Channel Insider content and product recommendations are editorially independent. We may make money when you click on links to our partners. Learn More.

(Reuters) – China’s quality control watchdog said an investigation into Hewlett-Packard Co showed the company had sold some faulty laptop computers, and ignored consumer protection regulations.

The General Administration of Quality Supervision, Inspection and Quarantine said in a statement on its website ( that after consumer complaints, it had found several models were affected by defective video cards and display screens.

Faulty video cards caused overheating, crashing of computers and black screens on some HP Pavilion DV2000 and Compaq Presario v3000 laptops, the report said. Six models including the HP 541 also had problems with their screens, the findings added.

The statement did not say how many computers were affected overall.

HP said on Friday it was aware of the watchdog’s report.

"HP acknowledges the findings of the AQSIQ. We are working on a detailed action plan to ensure all points are addressed and will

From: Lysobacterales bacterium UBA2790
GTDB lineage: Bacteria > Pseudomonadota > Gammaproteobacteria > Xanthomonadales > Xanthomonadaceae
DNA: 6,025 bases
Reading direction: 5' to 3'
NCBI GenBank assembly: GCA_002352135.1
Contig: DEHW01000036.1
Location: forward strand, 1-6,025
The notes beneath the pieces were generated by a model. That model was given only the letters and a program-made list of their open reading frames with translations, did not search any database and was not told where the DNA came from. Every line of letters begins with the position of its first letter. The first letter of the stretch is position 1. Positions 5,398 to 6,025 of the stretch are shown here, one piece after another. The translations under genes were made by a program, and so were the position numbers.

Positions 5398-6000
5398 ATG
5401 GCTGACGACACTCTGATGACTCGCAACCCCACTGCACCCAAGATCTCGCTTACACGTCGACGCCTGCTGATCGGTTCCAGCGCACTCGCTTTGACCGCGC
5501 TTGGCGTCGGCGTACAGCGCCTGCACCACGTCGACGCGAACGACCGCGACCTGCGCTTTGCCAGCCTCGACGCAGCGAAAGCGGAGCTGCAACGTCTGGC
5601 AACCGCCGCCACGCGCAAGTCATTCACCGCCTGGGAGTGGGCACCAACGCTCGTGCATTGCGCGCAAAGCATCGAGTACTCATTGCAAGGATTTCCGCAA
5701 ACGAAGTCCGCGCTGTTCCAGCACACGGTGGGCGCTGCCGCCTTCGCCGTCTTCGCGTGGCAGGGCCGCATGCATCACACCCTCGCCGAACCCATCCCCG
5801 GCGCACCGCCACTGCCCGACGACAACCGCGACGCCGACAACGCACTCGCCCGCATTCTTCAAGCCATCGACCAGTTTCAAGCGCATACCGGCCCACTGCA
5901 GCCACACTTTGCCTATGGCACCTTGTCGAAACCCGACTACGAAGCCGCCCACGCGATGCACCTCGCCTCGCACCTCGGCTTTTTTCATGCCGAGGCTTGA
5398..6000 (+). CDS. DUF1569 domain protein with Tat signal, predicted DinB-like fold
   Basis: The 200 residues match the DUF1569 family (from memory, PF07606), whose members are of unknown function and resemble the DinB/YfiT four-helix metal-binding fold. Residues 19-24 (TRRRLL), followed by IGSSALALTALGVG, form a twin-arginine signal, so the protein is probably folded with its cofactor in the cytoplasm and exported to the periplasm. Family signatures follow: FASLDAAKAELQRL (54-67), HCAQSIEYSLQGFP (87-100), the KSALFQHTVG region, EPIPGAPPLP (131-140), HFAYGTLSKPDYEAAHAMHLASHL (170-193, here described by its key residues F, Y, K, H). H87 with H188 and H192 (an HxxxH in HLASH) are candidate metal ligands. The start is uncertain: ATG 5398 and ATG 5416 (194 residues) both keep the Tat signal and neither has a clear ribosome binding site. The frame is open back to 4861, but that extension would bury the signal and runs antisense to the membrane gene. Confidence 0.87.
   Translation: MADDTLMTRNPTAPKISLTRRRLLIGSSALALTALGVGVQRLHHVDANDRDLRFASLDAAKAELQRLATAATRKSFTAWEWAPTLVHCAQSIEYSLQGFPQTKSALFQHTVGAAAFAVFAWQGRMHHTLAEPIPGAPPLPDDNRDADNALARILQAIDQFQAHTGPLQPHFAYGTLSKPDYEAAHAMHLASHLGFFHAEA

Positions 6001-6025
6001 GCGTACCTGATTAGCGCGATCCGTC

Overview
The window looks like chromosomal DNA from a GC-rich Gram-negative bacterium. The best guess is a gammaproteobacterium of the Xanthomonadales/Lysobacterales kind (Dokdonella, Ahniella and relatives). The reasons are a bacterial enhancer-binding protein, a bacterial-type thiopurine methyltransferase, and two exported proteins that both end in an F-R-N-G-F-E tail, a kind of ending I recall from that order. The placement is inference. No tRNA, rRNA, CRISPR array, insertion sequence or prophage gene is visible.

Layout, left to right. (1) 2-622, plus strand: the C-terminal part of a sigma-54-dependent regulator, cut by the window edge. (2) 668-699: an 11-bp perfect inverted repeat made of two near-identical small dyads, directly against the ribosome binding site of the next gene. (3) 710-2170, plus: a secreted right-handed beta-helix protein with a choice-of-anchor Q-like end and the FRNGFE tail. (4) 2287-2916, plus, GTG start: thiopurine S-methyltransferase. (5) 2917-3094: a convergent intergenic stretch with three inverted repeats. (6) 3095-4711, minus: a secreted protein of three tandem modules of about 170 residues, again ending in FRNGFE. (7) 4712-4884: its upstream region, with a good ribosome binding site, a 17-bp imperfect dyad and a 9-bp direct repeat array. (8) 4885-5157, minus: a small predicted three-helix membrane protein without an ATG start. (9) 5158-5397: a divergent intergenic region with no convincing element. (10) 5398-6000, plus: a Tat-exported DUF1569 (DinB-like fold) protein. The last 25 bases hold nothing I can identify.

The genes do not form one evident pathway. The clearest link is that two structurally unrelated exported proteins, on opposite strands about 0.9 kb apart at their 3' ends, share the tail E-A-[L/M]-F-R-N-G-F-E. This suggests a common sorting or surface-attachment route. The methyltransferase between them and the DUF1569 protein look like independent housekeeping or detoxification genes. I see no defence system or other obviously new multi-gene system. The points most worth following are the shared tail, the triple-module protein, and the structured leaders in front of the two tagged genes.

publicly outline this plan soon," it said, adding its customer care program would look into its customers’ needs.

The Chinese watchdog’s report said that in its handling of the complaints, HP also ignored rules to protect customers with "three guarantees" of a refund, replacement or repair.

Some 170 people have filed complaints over faulty HP laptops, with their lawyer saying the problems dated back as far as 2007. Their case prompted the quality investigation.

The group that filed the initial complaint wanted the government to investigate and order HP to recall all faulty laptops in China, but the watchdog’s report fell short of that.

It has sent its findings to the Ministry of Industry and Information Technology and the State Administration for Industry and Commerce, the statement said.

The three bodies will now monitor HP’s activities to ensure that it complies with China’s consumer protection code, it added.

HP generates more than three-fifths of its revenue outside its U.S. home base. Last month, it said sales from fast-growing emerging countries Brazil, Russia, India and China leapt 41 percent from a year ago.

(Reporting by Emma Graham-Harrison; Editing by Ken Wills and Valerie Lee)